Mobile Apps From The US Government
5 Useful Mobile Apps From The US GovernmentFor the US Government, technology and data are top priorities. In March 2012, six federal agencies joined forces to announce a $200 million investment in analytic resources. These groups include the National Institutes of Health (NIH), Department of Energy, National Science Foundation, Department of Defense, Defense Advanced Research Projects Agency, and the US Geological Survey.
“By improving our ability to extract knowledge and insights from large and complex collections of digital data, the initiative promises to help some of the nation’s most pressing challenges,” according to an Office of Science and Technology Policy statement.
From civil engineering to public health, defense, and environmental efficiency, new technologies have the potential to empower citizens, educate communities, and fuel scientific research. Here are five US governament mobile apps that are leading the charge:
Education is a core component of virtually all public health programs. That’s why the Centers for Disease Control and Prevention (CDC) launched an influenza app to connect clinicians and health professionals with up-to-date recommendations on disease activity, vaccines, and subject matter experts.
Medical teams can leverage this platform to improve communication with their patients — in near real time via iPhones, iPads, and iPod Touches.
2. Food Safety
Have questions about your cooking? Should you use a wooden cutting board or a plastic one? What foods aren’t safe to leave outside of the refrigerator overnight? Can you re-freeze defrosted food?
The answers to these questions are invaluable to yours and your family’s well-being. That’s why the US Department of Agriculture (USDA) launched Ask Karen, an app to connect consumers with answers to their basic food safety question. With your iPhone, iPad, or Android device, you can connect with food safety experts in real-time.
“Making food safety information easily accessible to consumers when they most need it is an important tool in preventing foodbourne illness,” said USDA Under Secretary Dr. Elisabeth Hagan in a release.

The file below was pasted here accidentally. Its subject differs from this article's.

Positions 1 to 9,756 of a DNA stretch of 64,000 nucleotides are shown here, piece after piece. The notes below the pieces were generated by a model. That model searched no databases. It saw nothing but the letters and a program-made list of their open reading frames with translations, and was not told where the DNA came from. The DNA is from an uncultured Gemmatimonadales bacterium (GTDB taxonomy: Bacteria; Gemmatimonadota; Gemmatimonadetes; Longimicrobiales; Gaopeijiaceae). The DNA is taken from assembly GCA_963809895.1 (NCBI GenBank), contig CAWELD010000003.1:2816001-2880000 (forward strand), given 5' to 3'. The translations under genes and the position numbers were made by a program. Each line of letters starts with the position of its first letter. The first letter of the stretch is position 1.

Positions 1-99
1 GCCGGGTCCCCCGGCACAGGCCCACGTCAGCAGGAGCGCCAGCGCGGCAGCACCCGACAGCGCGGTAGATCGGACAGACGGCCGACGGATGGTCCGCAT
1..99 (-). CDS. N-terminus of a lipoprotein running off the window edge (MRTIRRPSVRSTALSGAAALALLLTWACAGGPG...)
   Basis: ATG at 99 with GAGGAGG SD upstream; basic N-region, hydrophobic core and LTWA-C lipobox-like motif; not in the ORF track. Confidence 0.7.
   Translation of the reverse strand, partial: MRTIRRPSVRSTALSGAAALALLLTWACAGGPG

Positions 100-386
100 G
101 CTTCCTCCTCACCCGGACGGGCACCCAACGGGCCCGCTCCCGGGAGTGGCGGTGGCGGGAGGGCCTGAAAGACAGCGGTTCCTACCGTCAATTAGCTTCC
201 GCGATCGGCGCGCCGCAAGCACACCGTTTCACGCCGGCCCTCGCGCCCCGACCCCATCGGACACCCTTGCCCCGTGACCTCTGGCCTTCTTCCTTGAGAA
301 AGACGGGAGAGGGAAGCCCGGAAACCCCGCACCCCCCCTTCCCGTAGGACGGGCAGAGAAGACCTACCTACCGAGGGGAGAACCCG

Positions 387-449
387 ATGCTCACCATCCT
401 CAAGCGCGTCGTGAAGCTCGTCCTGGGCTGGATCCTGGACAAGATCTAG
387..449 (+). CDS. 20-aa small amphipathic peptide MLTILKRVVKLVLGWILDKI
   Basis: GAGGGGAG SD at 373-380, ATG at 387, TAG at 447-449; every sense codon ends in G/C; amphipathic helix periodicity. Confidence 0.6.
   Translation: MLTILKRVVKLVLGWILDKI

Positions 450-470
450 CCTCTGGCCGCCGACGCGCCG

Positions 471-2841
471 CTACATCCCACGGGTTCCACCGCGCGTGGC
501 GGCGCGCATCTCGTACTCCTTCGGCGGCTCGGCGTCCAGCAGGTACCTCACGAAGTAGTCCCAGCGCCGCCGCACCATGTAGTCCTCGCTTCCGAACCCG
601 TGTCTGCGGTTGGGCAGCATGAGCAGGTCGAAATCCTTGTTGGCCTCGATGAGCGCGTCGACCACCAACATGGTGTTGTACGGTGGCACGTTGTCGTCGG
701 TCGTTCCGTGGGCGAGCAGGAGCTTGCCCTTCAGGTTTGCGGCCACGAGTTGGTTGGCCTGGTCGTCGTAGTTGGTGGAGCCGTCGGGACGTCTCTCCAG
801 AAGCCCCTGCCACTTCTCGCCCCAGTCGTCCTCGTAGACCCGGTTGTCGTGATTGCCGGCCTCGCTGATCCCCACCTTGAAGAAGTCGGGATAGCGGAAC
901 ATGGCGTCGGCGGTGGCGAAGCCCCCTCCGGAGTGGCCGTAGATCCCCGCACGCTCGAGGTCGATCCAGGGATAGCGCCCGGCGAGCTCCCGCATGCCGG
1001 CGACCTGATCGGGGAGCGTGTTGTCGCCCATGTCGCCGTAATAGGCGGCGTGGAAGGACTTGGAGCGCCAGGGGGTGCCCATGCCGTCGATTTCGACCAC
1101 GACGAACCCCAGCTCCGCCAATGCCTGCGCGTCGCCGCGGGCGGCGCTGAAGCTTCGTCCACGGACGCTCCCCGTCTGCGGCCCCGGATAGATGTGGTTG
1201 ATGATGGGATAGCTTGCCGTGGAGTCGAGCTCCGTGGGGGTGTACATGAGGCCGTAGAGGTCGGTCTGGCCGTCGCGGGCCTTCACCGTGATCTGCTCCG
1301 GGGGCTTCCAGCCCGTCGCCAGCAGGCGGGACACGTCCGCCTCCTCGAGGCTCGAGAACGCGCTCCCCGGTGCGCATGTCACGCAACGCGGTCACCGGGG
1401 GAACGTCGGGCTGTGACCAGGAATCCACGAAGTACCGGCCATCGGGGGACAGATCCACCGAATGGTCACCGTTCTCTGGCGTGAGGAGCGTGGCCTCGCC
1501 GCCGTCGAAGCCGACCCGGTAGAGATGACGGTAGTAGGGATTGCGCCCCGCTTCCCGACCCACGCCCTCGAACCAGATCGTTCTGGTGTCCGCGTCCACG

3. First Aid
Accidents happen, and when they do, you’re likely caught off guard. Instead of scrambling for help, just turn to the American Red Cross’s First Aid App. This resources comes with videos, interactive quizzes, and step-by-step advice for common emergencies.
Content comes pre-loaded so even if you don’t have Internet connectivity, you’ll still have the information you need. You can even call EMS at any time using the app’s 911 integration.
Keep in mind, that the American Red Cross is a charitable organization — not a government agency. The app, however, is available in the US Government’s mobile downloads gallery.
4. Smoker Support
Smoking is a dangerous habit that’s tough to kick. Quitting is crucial, however, for consumer health. ”Cigarette smoking is the leading preventable cause of disease, disability, and death in the United States,” according to the CDC.
The National Cancer Institute (NCI) is leveraging mobile technology to support smokers change their behaviors. QuitPal provides smokers with tangible tools to track their progress — establishing quit dates, monitoring financial goals, and setting reminders. The app helps smokers visualize how much money they’re saving by not smoking.
You can even create a video diary, connect with social networks to share key milestones, and research tips on a regular basis. Smokers who need an added level of counseling, motivation, and social connection have access to NCI’s Cancer Information Service via toll-free call or live chat.
5. Family Care
As America’s baby boomers approach retirement age, eldercare is growing into a top priority for families. Good resources are not always easy to find or accessible — to meet that need, the Department of Health and Human Services (HHS) has launched an _Eldercare locator app_ to connect users with services for local adults and their families.
The app facilitates searches by zip code, city, or topic including Alzheimer’s disease, financial assistance, elder abuse prevention, in-home services, housing, home repair, and transportation.
What these five apps share in common is an ability to position technology as an empowering consumer resource. Quit smoking, navigate an emergency, call someone for support, get your questions answered, and make sure that you’re eating as healthy as possible — the government is offering resources you need to live better. Human to human.
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